Kraszewski, J. & Kinecki, K. (2019). Title of book, Work & Studies, Zabrze 2019.

3. Edited book:

Surnames and initials of text authors. (publishing year). Title of cited chapter, in: Title of the book, Surnames and
initials of editor(s). (Ed.)/(Eds.). Publisher, Place, pages.
For example:

Reynor, J. & Taylor, K.T. (2019). Title of chapter, in: Title of the cited book, Kaźmierski, I. & Jasiński, C. (Eds.). Work & Studies, Zabrze, pp. 145–189.

4. Internet sources:
Surnames and initials or the name of the institution which published the text. (publication year). Title, (website address (accessed on)).
For example:

Kowalski, M. (2018). Title, (http://www.krakow.pios.gov.pl/publikacje/2009/ (03.12.2018)).

5. Patents:

Orszulik, E. (2009). Palenisko fluidalne, Patent polski: nr PL20070383311 20070910 z 16 marca 2009.
Smith, I.M. (1988). U.S. Patent No. 123,445. Washington, D.C.: U.S. Patent and Trademark Office.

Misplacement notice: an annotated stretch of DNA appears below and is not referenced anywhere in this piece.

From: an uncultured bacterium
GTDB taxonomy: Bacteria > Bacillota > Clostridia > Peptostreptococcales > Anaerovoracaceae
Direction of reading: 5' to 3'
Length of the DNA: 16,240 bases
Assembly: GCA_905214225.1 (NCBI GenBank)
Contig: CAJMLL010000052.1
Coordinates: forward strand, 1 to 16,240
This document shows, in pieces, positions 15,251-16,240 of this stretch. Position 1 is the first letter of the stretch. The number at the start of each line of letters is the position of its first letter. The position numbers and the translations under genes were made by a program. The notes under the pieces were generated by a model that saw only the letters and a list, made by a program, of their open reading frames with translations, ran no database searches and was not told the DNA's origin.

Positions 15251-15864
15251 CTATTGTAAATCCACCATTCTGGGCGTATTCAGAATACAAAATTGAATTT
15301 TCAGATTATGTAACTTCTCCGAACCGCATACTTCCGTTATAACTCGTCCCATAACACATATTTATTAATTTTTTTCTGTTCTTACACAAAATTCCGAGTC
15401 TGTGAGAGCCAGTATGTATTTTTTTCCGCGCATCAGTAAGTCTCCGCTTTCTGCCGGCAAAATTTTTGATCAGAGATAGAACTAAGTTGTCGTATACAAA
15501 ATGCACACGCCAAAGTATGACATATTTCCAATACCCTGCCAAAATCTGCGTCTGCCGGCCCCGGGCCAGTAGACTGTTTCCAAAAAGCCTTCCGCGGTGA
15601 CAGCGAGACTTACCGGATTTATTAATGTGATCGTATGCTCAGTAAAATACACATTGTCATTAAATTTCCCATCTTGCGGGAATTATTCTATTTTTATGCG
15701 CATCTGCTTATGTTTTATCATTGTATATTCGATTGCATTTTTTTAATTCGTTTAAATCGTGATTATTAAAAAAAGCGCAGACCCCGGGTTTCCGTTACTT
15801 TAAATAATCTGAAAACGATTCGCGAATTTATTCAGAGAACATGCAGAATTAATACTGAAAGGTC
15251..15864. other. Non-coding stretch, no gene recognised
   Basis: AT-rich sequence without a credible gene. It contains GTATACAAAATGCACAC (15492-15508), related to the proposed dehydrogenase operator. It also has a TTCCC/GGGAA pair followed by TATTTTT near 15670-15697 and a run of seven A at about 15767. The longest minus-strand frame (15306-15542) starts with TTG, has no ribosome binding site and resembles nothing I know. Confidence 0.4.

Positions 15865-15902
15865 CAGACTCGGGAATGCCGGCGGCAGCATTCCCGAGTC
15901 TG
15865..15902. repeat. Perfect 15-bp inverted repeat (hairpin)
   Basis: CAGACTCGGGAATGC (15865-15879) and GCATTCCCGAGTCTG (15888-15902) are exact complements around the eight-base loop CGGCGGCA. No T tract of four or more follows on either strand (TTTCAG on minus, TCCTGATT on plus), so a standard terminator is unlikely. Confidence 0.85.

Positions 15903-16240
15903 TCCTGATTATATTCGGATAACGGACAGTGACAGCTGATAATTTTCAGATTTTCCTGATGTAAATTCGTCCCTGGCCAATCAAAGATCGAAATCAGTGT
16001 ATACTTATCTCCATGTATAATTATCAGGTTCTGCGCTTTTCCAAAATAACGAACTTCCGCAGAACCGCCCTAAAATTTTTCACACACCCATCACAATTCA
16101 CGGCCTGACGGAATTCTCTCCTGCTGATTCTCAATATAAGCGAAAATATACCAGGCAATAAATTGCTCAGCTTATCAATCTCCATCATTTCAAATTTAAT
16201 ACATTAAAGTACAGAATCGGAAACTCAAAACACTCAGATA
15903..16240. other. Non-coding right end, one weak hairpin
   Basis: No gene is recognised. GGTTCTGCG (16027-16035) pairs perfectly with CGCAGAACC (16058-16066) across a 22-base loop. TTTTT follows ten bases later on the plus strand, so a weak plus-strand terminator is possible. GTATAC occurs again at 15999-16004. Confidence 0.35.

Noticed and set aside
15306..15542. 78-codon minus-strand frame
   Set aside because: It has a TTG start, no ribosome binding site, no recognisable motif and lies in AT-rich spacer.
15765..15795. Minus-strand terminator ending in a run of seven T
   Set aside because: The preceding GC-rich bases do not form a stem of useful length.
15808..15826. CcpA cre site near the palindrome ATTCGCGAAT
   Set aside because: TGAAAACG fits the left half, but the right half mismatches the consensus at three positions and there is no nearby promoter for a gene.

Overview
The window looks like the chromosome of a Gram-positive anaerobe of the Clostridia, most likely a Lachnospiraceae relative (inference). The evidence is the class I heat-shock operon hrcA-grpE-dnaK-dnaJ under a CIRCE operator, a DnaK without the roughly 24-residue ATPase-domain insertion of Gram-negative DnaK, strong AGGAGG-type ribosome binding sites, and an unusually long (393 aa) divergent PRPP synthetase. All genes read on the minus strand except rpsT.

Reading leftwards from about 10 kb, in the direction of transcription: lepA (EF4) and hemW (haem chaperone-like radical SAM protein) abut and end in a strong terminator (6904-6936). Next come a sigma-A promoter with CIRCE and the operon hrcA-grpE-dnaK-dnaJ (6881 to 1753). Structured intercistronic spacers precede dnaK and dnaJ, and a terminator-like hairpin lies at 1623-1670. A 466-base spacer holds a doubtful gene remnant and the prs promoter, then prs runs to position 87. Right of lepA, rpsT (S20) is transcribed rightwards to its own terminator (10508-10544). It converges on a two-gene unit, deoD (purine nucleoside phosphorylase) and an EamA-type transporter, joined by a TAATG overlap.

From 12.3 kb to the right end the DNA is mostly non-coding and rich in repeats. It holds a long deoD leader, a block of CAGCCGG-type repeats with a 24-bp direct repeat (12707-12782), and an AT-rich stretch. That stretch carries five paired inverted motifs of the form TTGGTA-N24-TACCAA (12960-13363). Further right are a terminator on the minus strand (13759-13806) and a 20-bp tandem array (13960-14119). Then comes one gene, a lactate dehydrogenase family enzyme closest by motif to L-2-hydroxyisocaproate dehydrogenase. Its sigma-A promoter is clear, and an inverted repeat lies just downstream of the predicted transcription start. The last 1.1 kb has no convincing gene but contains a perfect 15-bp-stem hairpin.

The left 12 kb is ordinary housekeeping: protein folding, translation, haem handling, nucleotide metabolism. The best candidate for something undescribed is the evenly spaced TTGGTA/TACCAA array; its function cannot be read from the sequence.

6. Materials published in language other than English:
Titles of cited materials should be translated into English. Information of the language the materials were published in should be provided at the end.
For example:

Nowak, S.W. & Taylor, K.T. (2019). Title of article, Journal Name, 10, 2, pp. 93–98. DOI: 10.24425/aep.2019.126330. (in Polish)

Not more than 30 references should be cited in the original research paper.


Submission of the manuscript
By submitting the manuscript Author(s) warrant(s) that the article has not been previously published and is not under consideration by another journal. Authors claim responsibility and liability for the submitted article.
The article is freely available and distributed under the terms of Creative Commons Attribution-ShareAlike 4.0 International Public License (CC BY SA 4.0, https://creativecommons.org/licenses/by-sa/4.0/legalcode), which permits use, distribution and reproduction in any medium provided the article is properly cited.


© 2021. The Author(s). This is an open-access article distributed under the terms of the Creative Commons Attribution-ShareAlike 4.0 International Public License (CC BY SA 4.0, https://creativecommons.org/licenses/by-sa/4.0/legalcode), which permits use, distribution, and reproduction in any medium, provided that the article is properly cited.


The manuscripts should be submitted on-line using the Editorial System available at http://www.editorialsystem.com/aep.